Project description:Mycoplasma hominis and Ureaplasma species, commonly found in the lower urogenital tract, have been associated with various urogenital infections. This study aimed to estimate the prevalence and antimicrobial susceptibility trend of M. hominis and Ureaplasma sp. in female patients and to evaluate the risk factors for the acquisition of pristinamycin-resistant mycoplasma. Endocervical swab specimens obtained between March 2016 and December 2018 were analyzed using a Mycoplasma IST2 kit. Because pristinamycin and josamycin are not available in South Korea, we conducted an age- and date-matched case-control study to evaluate the risk factors for the acquisition of pristinamycin-resistant isolates. Among 4,035 specimens, 1,589 (39.4%) cases were positive for genital mycoplasma, which included 49 (3.1%) cases of M. hominis, 1,243 (78.2%) cases of Ureaplasma sp., and 297 (18.7%) cases of both M. hominis and Ureaplasma species. Based on antimicrobial susceptibility tests, the antibiotic susceptible rate of both M. hominis and Ureaplasma species to pristinamycin decreased annually during the study period (100%, 97.1%, and 87.3% for 2016, 2017, and 2018, respectively, P?<?0.001). According to a multivariate analysis, josamycin resistance (odds ratio, 7.18; 95% confidence interval, 1.20 to 43.00; P?=?0.027) and coinfection (odds ratio, 145.38; 95% confidence interval, 21.80 to 3,017.23; P?<?0.001) with Candida species were independent risk factors for the acquisition of pristinamycin-resistant isolates. Antibiotic-resistant genital mycoplasmas have been gradually increasing annually. Nationwide surveillance, proper antibiotic stewardship, and appropriate culture-based treatment strategies are required to control this upcoming threat.
Project description:Mycoplasma bovis is associated with bovine respiratory disease (BRD) and chronic pneumonia and polyarthritis syndrome (CPPS) in feedlot cattle. No efficacious vaccines for M. bovis exist; hence, macrolides are commonly used to control mycoplasmosis. Whole genome sequences of 126 M. bovis isolates, derived from 96 feedlot cattle over 12 production years, were determined. Antimicrobial susceptibility testing (AST) of five macrolides (gamithromycin, tildipirosin, tilmicosin, tulathromycin, tylosin) was conducted using a microbroth dilution method. The AST phenotypes were compared to the genotypes generated for 23S rRNA and the L4 and L22 ribosomal proteins. Mutations in domains II (nucleotide 748; E. coli numbering) and V (nucleotide 2059 and 2060) of the 23S rRNA (rrl) gene alleles were associated with resistance. All isolates with a single mutation at ?748 were susceptible to tulathromycin, but resistant to tilmicosin and tildipirosin. Isolates with mutations in both domain II and V (?748?2059 or ?748?2060) were resistant to all five macrolides. However, >99% of isolates were resistant to tildipirosin and tilmicosin, regardless of the number and positions of the mutations. Isolates with a ?748 mutation in the 23S rRNA gene and mutations in L4 and L22 were resistant to all macrolides except for tulathromycin.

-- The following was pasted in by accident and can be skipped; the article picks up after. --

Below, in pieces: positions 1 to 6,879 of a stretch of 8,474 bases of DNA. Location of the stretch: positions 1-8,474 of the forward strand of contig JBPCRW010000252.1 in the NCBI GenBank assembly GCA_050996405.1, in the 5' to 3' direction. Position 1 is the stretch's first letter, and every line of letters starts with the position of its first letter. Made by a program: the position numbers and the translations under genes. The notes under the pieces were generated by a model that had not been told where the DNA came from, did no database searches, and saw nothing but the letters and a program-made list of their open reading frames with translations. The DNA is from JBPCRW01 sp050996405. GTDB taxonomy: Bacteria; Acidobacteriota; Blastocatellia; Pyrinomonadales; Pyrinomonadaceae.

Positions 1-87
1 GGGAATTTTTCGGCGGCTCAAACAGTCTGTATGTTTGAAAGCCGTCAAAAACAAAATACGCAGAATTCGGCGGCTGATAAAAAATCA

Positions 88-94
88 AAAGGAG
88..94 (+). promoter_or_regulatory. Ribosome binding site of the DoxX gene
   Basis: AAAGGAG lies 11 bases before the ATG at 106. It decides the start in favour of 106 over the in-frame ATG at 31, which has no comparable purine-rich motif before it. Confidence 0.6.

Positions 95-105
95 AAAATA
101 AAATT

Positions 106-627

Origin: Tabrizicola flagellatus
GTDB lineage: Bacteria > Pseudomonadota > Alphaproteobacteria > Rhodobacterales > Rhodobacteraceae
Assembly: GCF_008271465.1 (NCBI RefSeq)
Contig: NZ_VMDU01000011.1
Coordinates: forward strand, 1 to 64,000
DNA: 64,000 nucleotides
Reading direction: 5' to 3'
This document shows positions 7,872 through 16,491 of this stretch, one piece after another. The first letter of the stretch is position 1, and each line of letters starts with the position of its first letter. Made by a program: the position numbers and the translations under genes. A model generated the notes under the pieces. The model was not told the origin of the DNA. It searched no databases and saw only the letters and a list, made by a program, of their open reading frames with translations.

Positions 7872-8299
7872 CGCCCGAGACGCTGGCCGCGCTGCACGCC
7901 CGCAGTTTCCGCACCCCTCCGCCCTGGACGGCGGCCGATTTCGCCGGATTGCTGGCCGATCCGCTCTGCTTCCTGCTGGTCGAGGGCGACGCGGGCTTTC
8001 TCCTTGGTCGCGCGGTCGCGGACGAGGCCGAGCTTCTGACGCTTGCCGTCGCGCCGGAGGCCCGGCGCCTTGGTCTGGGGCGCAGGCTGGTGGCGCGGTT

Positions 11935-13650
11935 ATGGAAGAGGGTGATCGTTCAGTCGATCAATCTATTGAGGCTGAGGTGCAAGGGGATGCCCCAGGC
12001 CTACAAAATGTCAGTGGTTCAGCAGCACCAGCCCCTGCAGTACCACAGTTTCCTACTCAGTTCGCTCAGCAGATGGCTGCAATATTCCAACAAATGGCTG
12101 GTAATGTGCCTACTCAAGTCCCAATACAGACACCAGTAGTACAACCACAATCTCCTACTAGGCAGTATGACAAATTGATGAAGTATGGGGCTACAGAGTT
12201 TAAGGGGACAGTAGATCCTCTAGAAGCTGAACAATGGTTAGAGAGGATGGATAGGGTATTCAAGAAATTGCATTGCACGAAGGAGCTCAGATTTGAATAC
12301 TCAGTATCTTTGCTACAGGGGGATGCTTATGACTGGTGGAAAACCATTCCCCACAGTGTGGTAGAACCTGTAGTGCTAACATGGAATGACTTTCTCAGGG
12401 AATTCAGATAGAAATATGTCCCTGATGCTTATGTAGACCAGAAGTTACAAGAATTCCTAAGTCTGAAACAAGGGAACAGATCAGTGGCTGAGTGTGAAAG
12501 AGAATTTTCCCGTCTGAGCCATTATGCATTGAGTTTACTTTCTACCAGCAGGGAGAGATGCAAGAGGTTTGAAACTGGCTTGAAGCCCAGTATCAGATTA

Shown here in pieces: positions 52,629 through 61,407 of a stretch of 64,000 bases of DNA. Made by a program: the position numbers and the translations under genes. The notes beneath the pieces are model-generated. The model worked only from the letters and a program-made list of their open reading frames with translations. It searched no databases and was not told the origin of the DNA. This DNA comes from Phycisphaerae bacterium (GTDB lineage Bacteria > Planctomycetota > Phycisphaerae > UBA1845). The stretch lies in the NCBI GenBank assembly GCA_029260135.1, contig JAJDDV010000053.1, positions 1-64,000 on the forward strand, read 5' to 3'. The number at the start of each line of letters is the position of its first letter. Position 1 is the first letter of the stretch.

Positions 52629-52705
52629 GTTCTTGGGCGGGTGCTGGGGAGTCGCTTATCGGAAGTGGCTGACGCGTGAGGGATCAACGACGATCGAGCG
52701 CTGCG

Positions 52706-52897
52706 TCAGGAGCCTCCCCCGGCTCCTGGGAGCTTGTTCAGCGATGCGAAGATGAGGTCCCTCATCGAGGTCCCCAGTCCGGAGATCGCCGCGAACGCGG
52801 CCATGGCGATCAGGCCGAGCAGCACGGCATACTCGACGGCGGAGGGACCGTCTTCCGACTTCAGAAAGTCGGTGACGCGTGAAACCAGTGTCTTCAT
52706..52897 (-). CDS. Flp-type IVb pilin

Project description:BACKGROUND: In streptococci, three macrolide resistance determinants (erm(B), erm(TR) and mef(A)) have been found. In addition, certain mutations at the ribosomal 23S RNA can cause resistance to macrolides. Mutation at the position 2058 of the 23S rRNA of the Streptococcus pyogenes as a cause of macrolide resistance has not been described before. METHODS: Antibiotic resistance determinations for the clinical S. pyogenes strain ni4277 were done using the agar dilution technique. Macrolide resistance mechanisms were studied by PCR and sequencing. All six rRNA operons were amplified using operon-specific PCR. The PCR products were partially sequenced in order to resolve the sequences of different 23S rRNA genes. RESULTS: One clinical isolate of S. pyogenes carrying an adenine to guanine mutation at the position 2058 of the 23S rRNA in five of the six possible rRNA genes but having no other known macrolide resistance determinants is described. The strain was highly resistant to macrolides and azalides, having erythromycin and azithromycin MICs > 256 microgram/ml. It was resistant to lincosamides (clindamycin MIC 16 microgram/ml) and also MIC values for ketolides were clearly elevated. The MIC for telithromycin was 16 microgram/ml. CONCLUSION: In this clinical S. pyogenes strain, a mutation at the position 2058 was detected. No other macrolide resistance-causing determinants were detected. This mutation is known to cause macrolide resistance in other bacteria. We can conclude that this mutation was the most probable cause of macrolide, lincosamide and ketolide resistance in this strain.